The default configuration file used is always gfam.cfg, but it can be overridden with the -c switch. For example, the following command will clean the work directory specified in a_lyrata.cfg:

$ bin/gfam -c a_lyrata.cfg clean

The following extra command line switches are also available:

-h, --help shows a help message and then exits
-c FILE, --config-file=FILE
 specifies the name of the configuration FILE
-v, --verbose enables verbose logging
-d, --debug shows debug messages as well
-f, --force forces the recalculation of the results of intermediary steps in the GFam pipeline even when GFam thinks everything is up-to-date.

Besides the master script, there are scripts for re-running individual steps of the GFam pipeline. These scripts are separate Python modules in gfam/scripts and they correspond to the steps of the GFam pipeline. It is unlikely that you will have to run them by hand, but if you do, you have to supply the necessary input on the standard input stream of the scripts. For instance, if you want to do some custom filtering on a BLAST tabular result file, you can use gfam/scripts/ as follows:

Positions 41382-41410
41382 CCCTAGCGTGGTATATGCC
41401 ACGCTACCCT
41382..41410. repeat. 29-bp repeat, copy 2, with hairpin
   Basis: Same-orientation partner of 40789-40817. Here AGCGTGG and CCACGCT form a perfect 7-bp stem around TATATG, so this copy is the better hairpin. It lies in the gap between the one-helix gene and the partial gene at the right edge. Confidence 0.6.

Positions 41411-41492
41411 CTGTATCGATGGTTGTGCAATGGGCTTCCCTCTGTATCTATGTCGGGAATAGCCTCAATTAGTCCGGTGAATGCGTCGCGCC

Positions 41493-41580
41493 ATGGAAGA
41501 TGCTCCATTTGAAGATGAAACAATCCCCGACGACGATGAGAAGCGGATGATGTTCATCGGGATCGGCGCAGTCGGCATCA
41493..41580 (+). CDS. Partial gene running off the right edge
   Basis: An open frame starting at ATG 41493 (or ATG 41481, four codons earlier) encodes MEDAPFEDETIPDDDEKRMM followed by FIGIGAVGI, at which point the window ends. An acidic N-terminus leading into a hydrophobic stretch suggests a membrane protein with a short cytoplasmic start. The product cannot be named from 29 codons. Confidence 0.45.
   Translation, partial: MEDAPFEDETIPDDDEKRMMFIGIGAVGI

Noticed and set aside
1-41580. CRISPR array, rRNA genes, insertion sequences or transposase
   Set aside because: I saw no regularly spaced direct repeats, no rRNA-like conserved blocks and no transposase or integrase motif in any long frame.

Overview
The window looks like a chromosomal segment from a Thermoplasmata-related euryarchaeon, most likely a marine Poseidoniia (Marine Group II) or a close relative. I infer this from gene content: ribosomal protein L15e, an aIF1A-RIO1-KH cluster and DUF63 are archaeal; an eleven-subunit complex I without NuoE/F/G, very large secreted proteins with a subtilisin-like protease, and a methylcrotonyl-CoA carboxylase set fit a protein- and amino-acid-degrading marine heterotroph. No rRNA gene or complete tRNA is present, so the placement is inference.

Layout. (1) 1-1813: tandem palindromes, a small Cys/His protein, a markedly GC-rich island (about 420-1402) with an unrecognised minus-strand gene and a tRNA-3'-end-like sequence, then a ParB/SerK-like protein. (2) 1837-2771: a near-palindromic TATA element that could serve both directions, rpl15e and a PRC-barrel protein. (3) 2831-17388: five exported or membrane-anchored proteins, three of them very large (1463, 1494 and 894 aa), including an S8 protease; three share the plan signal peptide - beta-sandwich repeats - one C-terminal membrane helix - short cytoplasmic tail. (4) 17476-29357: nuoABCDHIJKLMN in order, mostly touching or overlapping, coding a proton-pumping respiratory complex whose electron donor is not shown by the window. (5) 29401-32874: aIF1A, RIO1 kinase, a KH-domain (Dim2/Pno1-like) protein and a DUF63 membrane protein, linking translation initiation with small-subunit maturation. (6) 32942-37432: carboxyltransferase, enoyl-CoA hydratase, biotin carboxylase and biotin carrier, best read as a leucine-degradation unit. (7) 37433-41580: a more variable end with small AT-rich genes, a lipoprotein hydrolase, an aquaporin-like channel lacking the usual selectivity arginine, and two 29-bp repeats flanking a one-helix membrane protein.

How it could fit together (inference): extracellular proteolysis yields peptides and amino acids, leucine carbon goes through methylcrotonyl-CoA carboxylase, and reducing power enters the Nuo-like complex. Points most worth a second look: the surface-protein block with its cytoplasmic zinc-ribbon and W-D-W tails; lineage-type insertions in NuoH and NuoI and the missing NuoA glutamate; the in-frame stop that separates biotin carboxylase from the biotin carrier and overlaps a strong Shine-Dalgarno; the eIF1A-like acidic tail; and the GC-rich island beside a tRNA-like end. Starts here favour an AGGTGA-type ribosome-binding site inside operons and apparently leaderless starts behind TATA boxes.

$ python -m gfam.scripts.blast_filter -e 1e-5 <input.blast

This will filter input.blast and remove all entries with an E-value larger than 10-5. The result will be written to the standard output.

You can get a summary of the usage of each script in gfam/scripts as follows:

$ python -m gfam.scripts.blast_filter --help

Of course replace blast_filter with the name of the script you are interested in. The default values of the command line switches of these scripts come from the configuration file, and they also support -c to change the name of the configuration file.

In 99.9999% of the cases, you will only have to do bin/gfam init to create a new configuration file, bin/gfam to run the pipeline and bin/gfam clean to clean up the results.